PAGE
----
EDITORIAL Antibiotics Overuse in Animal Agriculture: A Call to Action for Health Care Providers
Recently, the World Health Organization called antimicrobial resistance “an increasingly serious threat to global public health that requires action across all government sectors and society.”1 Of all antibiotics sold in the United States, approximately 80% are sold for use in animal agriculture; about 70% of these are “medically important” (i.e., from classes important to human medicine).2 Antibiotics are administered to animals in feed to marginally improve growth rates and to prevent infections, a practice projected to increase dramatically worldwide over the next 15 years.3 There is growing evidence that antibiotic resistance in humans is promoted by the widespread use of nontherapeutic antibiotics in animals. Resistant bacteria are transmitted to humans through direct contact with animals, by exposure to animal manure, through consumption of undercooked meat, and through contact with uncooked meat or surfaces meat has touched.4 The practice of medicine and the state of public health would be catastrophically affected if antibiotics were not generally effective in treating bacterial illnesses. Physicians and health care institutions are regularly cautioned to avoid unnecessary or incomplete treatment in an effort to stem potential antibiotic resistance, and antibiotic prescriptions are increasingly scrutinized as part of antimicrobial stewardship programs. However, the inappropriate overuse of antibiotics in animals also should be addressed as another important source of antibiotic resistance. To the degree
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that antibiotic overuse in food animals exacerbates problems with resistance, this overuse is a factor contributing to the increased costs to treat antibiotic-resistant infections in humans. According to the Infectious Diseases Society of America, longer, more expensive hospital stays for treating antibiotic resistance cost the US health care sector an estimated $21 to $34 billion and eight million additional hospital days annually.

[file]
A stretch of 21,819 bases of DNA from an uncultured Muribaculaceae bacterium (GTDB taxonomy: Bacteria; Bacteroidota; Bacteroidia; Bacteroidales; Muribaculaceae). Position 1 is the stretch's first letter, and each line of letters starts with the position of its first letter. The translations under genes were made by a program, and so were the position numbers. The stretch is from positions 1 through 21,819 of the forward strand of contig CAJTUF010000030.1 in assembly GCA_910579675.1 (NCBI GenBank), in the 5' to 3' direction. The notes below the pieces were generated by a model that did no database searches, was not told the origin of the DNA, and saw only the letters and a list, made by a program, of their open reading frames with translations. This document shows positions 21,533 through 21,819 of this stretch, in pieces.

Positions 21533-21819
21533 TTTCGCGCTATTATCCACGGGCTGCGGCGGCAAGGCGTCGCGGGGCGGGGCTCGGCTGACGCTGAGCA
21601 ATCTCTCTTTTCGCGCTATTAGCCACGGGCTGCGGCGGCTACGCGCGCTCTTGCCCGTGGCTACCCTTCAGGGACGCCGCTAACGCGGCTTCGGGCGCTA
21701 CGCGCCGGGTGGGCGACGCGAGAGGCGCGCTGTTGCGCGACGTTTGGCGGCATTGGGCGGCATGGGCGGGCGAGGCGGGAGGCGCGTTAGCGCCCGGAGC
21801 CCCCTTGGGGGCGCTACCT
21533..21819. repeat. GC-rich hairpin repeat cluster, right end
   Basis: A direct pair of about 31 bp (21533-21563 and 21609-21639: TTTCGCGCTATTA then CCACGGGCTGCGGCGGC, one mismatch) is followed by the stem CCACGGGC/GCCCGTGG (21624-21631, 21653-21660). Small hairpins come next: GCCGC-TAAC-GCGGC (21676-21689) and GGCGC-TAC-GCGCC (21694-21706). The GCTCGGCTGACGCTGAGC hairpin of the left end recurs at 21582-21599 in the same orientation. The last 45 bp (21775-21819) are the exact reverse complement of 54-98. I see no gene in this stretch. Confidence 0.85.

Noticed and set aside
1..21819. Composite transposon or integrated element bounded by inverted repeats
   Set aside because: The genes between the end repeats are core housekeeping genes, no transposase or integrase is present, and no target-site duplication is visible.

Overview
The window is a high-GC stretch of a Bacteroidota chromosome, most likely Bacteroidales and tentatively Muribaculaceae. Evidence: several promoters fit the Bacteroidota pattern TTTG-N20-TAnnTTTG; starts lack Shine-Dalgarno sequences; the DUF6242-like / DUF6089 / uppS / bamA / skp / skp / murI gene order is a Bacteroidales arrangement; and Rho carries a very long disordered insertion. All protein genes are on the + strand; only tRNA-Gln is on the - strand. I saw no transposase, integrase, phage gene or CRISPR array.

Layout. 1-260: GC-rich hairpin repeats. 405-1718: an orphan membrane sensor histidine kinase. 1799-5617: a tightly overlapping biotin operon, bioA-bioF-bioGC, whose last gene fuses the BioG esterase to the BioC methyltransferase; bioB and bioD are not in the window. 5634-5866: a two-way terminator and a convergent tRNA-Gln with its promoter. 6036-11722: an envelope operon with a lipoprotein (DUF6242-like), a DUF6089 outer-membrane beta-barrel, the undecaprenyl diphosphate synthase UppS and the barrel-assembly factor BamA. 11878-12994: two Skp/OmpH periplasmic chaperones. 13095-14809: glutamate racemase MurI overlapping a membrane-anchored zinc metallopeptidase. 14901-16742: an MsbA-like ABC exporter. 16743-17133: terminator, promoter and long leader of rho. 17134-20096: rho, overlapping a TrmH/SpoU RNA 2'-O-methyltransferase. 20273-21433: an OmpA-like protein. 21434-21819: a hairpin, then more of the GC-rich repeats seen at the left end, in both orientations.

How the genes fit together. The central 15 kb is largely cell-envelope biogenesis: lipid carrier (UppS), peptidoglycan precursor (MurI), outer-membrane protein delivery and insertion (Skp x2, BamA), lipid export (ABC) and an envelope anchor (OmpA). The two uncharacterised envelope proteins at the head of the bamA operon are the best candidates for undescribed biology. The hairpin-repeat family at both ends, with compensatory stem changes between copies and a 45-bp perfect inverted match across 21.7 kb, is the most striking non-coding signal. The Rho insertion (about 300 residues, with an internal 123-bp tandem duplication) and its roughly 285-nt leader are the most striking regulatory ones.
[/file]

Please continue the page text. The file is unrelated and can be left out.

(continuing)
LEGISLATION AND REGULATIONS Many countries have already restricted antibiotic use in animal agriculture. In 2006, the European Union banned the use of antimicrobial growth promoters in animal food and water. Denmark, the world’s largest exporter of pork, has further restricted use of antibiotics for growth promotion and for the routine prevention of diseases caused by overcrowded and unsanitary feedlot conditions. Researchers documented a subsequent decrease in antibiotic resistance in Danish livestock and retail meat, and within the general Danish population. For example, after Denmark banned avoparcin, an antibiotic similar to vancomycin that was only used in food animal production, levels of vancomycin-resistant enterococci found in Danish livestock and humans dropped within two years. Moreover, there have been no adverse effects on Danish pork production levels because of restrictions on antibiotic use.5 In the United States, progress in restricting antibiotic use in livestock has been slow at the